1930's and at times drove their own teammates to despair
with their madcap antics.
The brothers were born in a rickety shack on a plot of
Arkansas ground that their destitute sharecropper
parents worked. Dizzy picked cotton for 50 cents a day,
and although he later bragged that he learned how to
pitch while attending Oklahoma State Teachers College,
he only went as far as the second grade in school. In
Dizzy, and to a lesser extent Paul, was the sadness and
brashness of the American Depression experience. "Some
of the things I seen in this here life," Dizzy recalled,
"almost cause my ol' heart to bust right through my
Dizzy grew to be a 6'2", slope-shouldered right hander,
a little bigger than his younger brother. Both of them
had arms and hands toughened and shaped by the cotton
fields. "I never bothered what those guys could hit and
couldn't hit," he said. "All I knowed is that they
weren't gonna get a-holt of that ball ol' Diz was
In 1934, Dizzy and Daffy won 49 games between them.
Dizzy won 30--more than any Cardinal pitcher ever. In a
doubleheader against Brooklyn, Diz one-hit the Dodgers
in the first game and Paul no-hit them in the second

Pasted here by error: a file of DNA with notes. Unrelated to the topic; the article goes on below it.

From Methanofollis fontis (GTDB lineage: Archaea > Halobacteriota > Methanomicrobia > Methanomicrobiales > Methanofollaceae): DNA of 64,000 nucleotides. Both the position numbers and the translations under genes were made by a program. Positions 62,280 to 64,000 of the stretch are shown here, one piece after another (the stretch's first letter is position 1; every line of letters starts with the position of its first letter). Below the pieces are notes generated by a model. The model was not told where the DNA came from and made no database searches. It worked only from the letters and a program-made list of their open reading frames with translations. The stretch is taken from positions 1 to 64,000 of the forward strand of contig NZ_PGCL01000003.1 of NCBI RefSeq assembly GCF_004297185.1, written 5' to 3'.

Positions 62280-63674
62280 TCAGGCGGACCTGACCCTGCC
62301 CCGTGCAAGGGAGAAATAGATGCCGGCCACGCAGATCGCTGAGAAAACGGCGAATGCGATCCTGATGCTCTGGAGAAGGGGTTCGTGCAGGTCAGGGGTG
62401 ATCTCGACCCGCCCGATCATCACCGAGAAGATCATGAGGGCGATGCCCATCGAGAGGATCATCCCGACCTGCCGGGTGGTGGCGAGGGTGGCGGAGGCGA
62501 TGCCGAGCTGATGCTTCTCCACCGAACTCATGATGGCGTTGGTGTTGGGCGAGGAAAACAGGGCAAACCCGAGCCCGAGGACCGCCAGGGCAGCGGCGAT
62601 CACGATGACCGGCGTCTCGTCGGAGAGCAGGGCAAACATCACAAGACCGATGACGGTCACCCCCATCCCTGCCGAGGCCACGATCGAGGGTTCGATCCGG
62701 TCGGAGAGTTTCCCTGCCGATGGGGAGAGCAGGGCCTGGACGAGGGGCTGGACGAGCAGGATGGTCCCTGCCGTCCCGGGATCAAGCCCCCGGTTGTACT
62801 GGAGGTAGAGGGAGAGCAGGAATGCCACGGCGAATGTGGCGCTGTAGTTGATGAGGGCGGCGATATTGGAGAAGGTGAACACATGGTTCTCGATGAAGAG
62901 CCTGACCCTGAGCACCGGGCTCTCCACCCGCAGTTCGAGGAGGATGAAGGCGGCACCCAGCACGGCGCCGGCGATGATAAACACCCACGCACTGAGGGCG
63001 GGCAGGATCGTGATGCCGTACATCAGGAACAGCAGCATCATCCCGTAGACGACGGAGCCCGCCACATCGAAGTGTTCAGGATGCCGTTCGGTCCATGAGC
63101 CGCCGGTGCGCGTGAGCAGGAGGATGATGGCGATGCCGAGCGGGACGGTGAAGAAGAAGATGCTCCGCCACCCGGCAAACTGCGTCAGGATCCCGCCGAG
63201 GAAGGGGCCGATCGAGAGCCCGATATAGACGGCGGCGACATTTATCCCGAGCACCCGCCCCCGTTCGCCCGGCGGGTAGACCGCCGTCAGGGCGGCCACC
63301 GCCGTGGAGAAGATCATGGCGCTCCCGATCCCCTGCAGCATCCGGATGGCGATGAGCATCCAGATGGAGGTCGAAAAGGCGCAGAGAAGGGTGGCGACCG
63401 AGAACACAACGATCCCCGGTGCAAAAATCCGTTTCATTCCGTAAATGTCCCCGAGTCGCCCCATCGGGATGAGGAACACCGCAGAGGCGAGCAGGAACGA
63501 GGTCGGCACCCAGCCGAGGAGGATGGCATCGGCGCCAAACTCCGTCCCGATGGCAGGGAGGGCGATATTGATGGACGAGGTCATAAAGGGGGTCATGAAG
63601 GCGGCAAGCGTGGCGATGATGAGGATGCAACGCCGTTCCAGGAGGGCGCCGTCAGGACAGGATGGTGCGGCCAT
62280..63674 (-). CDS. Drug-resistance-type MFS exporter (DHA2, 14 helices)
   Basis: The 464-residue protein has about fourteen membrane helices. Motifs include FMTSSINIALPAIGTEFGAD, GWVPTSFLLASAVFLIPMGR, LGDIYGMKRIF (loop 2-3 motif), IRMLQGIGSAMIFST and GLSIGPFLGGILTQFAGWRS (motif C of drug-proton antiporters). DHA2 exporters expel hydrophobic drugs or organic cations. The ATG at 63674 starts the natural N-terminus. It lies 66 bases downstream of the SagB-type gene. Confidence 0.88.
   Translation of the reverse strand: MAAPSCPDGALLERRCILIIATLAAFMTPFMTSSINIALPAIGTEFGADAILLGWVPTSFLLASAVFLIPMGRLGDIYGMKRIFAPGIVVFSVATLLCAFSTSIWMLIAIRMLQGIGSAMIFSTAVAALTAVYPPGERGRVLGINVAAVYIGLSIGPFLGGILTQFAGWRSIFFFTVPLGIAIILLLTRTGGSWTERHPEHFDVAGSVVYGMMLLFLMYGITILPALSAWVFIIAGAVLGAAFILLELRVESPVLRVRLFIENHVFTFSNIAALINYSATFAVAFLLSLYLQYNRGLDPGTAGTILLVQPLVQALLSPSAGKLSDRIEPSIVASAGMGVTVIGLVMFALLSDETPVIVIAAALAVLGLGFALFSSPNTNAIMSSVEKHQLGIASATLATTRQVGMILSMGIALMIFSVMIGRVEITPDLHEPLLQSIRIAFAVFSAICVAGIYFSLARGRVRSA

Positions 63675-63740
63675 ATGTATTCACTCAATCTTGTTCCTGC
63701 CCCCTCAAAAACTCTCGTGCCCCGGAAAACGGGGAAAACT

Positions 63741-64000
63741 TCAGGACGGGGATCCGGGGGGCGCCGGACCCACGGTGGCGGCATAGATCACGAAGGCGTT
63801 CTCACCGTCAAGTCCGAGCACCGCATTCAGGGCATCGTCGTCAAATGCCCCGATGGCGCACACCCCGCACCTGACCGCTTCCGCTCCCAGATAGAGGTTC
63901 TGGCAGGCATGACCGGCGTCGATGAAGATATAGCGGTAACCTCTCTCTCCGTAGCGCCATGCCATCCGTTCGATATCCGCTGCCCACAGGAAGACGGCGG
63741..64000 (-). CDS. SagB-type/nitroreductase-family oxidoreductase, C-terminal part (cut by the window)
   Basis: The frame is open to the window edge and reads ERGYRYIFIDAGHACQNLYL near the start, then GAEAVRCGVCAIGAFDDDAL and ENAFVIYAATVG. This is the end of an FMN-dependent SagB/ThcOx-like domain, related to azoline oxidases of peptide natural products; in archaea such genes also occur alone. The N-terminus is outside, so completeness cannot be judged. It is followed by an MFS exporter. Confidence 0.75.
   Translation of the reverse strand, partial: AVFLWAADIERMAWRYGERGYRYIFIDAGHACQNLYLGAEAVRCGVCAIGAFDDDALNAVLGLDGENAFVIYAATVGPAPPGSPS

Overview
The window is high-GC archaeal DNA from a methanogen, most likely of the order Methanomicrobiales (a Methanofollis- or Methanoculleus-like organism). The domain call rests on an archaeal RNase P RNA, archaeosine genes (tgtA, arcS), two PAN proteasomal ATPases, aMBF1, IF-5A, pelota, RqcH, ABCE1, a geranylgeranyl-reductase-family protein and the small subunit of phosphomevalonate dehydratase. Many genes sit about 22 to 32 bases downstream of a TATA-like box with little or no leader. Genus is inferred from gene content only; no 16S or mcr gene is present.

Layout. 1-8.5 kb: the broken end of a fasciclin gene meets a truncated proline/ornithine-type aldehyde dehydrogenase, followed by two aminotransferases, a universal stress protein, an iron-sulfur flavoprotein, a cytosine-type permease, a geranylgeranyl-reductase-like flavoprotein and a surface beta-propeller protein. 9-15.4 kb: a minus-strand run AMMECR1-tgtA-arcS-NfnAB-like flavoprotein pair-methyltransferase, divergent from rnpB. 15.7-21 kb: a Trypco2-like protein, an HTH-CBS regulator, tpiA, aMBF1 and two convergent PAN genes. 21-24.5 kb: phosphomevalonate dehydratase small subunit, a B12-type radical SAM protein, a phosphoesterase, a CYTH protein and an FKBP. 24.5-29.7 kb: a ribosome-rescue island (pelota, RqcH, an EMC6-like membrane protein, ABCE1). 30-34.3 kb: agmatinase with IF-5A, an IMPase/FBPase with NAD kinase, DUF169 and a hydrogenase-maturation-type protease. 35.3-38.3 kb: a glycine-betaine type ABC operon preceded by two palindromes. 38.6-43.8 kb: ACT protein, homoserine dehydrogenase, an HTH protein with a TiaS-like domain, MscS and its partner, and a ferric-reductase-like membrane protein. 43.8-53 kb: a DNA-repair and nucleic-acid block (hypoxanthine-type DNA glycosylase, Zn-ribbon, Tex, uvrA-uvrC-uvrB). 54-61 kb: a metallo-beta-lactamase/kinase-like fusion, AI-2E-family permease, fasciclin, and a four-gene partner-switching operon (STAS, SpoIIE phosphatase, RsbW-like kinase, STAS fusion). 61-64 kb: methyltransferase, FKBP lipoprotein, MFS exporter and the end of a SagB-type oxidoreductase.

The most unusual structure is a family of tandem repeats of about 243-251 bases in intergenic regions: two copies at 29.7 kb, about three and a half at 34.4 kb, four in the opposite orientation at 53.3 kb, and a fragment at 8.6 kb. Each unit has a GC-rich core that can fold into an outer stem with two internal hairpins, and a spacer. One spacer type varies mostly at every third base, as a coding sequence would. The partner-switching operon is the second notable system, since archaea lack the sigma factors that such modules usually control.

game. "If I'd a knowed Paul was gonna do that," Diz
said, "I'd a done the same."
Dizzy was actually the zanier brother. Paul went along
with his antics and thus was labeled Daffy. Dizzy once
wrapped himself in a blanket and made a fire in front of
the Cardinal dugout on a day when the temperature was
over 100 degrees. Dizzy once led Daffy and a couple of
other Cardinals into a staid hotel and announced to the
manager that he was under orders to redecorate the
place. Armed with ladders, buckets of paint, and
brushes, the baseball players proceeded to splash red
paint with wild abandon all over the walls of the hotel
lobby. Dizzy also once made more than a mild commotion
when he told scouts and newspapermen that there was a
third Dean "who was throwin' real good at Tulsa." When
the tip was checked out, it turned out that the third
Dean brother who was "throwing real good" was throwing
bags of peanuts--he was a peanut vendor at the Tulsa
The Deans had bright but relatively brief careers.
Paul won 19 games in both 1934 and 1935 and then lapsed
into a journeyman pitcher role, the victim of arm
trouble. In the 1937 All-Star Game, Dizzy had a line
shot off the bat of Earl Averill carom off his right
foot. They found out later that his toe was broken. Diz
pitched again and again during the 1937 season, but he
was not what he was; the fluid, cotton picking pitching
motion was gone. He finished the year with a 13-10
record, and in 1938 he was sent to the Cubs for two
pitchers and $200,000. He won seven, lost one, and had
an ERA of 1.81, but that was his last year of pitching
effectiveness. They were Dizzy and Daffy, but in their
time they beguiled baseball fans and intimidated
National League hitters.